Sometimes, the true story is the hardest to believe.
TONY has always looked out for his younger brother, Nick. So when Nick is badly hurt and it looks like he was the victim of sexual assault, Tony’s anger flares.
JULIA is alarmed by her husband Tony’s obsession with Nick’s case. She’s always known Tony has a temper. But does she really know what he’s capable of?
NICK went out for a drink. After that, everything’s a blank. When he woke up he found himself in a world of confusion and pain, and the man who hurt him doesn’t deny doing it. But he says the whole thing was consensual.
Three ordinary people; one life-shattering event. And when the police get involved, this family in crisis might be capable of anything . . .
Set to ignite debate and as gripping as your favourite box-set, Damage is a compulsive drama from an extraordinary new writer.
Do we truly know the devastating consequences of crime, the depth of emotion not just to the victim but to the wider family. What about the detectives that investigate and indeed those that look from the outside in, the newspapers and social media?
I don’t think we will ever truly understand but Wahrer did an amazing job of giving us some insight that really did make me question my own perceptions and thoughts.
What made the novel, what made it stand out were the unique voices of her characters, the effect, the actions as they absorbed the enormity of what had happened. Yes it had happened to Nick, rape by another man, but I felt the onus moved to his family, to those who didn’t know how to help, how to feel, the extreme actions they contemplated and took.
Julia appeared to take the lead, the lynchpin that seemed to try to hold it altogether. She was the steadying influence to husband Tony’s intense need to protect, to heal Nick, the lawyer who knew what the law could and could not do. Her relationship with Detective Rice the key as she met him a few years later and the truth slowly wormed it’s way out.
Tony, brother, intensely protective of Nick, the shield that protected him from alcoholic parents, that wrapped him in cotton wool determined to save him from the dangers of the world. Wahrer sent him into overdrive, his intense need to ‘fix’ the situation meant she pushed his thoughts and behaviour to the extreme.
What of the victim in all of this, Nick? Wahrer showed a man full of shame, of embarrassment that he couldn’t fight back. There was fear of what others would say, was he ‘asking for it’, was going back to a motel with another man clear intention that he wanted it or indeed got what he deserved? As he fought with his emotions, with the trauma, another truth emerged, yet we only felt empathy, sadness.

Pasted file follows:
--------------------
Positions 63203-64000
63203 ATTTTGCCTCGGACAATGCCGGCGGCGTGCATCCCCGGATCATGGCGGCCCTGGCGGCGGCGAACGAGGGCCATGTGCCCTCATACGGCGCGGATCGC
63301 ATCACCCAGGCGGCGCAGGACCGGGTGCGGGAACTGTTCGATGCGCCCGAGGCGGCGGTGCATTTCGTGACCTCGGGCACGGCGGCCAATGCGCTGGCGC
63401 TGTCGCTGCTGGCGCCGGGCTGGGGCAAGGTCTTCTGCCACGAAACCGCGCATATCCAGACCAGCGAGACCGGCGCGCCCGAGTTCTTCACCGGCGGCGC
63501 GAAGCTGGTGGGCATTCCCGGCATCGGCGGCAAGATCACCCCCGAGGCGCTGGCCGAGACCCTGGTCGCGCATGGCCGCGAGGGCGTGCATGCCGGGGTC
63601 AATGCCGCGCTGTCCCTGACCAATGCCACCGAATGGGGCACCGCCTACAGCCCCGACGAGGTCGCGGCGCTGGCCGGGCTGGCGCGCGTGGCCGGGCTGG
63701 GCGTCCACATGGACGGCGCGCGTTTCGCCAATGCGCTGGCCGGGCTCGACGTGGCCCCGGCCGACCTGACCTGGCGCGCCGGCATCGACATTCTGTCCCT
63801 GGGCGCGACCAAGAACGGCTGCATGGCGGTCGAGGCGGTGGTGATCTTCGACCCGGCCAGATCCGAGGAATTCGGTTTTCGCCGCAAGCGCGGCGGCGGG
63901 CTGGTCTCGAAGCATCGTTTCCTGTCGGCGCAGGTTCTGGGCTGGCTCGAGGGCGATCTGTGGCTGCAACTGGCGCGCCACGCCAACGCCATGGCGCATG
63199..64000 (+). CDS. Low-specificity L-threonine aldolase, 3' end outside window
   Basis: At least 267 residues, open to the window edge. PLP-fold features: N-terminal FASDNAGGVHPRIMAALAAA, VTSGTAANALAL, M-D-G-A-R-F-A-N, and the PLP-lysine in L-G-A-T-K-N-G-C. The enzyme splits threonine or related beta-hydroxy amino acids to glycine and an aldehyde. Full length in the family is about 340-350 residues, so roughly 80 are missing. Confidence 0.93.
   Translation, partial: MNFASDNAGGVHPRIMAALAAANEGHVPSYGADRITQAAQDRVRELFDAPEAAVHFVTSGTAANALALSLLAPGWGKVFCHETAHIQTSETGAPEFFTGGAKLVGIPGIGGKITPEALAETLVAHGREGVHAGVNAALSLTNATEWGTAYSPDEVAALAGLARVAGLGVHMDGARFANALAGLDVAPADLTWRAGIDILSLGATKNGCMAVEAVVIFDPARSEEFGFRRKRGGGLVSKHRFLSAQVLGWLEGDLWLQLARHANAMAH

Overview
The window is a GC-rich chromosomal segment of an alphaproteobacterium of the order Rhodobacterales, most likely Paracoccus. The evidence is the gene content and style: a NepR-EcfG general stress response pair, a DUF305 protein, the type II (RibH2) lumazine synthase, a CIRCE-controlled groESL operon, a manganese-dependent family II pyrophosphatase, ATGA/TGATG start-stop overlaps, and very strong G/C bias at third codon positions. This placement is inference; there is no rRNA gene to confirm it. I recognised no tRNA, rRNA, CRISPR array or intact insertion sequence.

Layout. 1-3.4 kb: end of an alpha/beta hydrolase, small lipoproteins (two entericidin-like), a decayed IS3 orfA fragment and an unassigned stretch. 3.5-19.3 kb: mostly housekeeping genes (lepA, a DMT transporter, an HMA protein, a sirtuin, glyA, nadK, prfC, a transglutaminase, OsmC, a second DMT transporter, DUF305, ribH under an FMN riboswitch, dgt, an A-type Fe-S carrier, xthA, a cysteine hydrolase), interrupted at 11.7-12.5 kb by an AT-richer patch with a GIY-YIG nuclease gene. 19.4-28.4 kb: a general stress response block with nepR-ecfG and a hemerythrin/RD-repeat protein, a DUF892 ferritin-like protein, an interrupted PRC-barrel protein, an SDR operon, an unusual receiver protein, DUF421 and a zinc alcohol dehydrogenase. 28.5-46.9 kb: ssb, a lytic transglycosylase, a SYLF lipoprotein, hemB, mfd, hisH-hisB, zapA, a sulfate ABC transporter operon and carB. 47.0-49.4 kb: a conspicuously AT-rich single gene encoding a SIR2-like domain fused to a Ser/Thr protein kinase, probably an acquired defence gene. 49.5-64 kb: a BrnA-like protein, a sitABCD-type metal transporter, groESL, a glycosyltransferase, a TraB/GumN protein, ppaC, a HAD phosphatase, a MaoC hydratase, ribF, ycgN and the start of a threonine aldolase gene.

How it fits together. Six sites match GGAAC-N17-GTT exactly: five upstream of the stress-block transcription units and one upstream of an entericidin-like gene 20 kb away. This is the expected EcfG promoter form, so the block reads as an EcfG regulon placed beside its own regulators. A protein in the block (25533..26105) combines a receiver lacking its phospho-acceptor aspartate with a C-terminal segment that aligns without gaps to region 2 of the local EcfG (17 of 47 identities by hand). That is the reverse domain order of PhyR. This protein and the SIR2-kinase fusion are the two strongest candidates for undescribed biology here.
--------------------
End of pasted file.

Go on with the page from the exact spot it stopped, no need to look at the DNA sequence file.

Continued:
Detective Rice, wasn’t the pushy detective we are so used to reading, Wahrer gave him a gentle almost fatherly manner. Yes he wanted to bring justice, but he was our eyes that looked from the outside in. What did he see? A family that was slowly disintegrating, but also Julia, a woman who had inner strength, a capacity to go where she never thought she could, yet her actions had clear intentions. Wahrer showed a man at odds with his oath to the law, his catholic faith, his need to understand, before cancer took him prematurely.
Wahrer threw all those thoughts, questions together, made us really work hard to understand and make sense of what was happening, what direction we would be taken in and indeed how it would all end.
Was it the ending I wanted or indeed expected? For me it was a mixture of both, but at the end I understood why and admired the way in which Wahrer had managed to raise so many questions both moral and ethical whilst at the same time maintaining all the essential elements of a mighty fine novel.
I would like to thank Michael J Books for a copy of Damage to read and review and to Ella Watkins for inviting My Bookish Blogspot to participate in the blogtour.
About the author
Caitlin Wahrer is a Maine girl through and through. She was born to two hippies who raised her in Canaan, a small town in central-southern Maine without a single stoplight in it. Caitlin left the state for four years to study criminal justice and marriage and family studies at a college in Pennsylvania. She returned to Maine after graduation to attend law school. She practices civil litigation in Portland. She and her husband, also a lawyer, live in South Portland with their dog.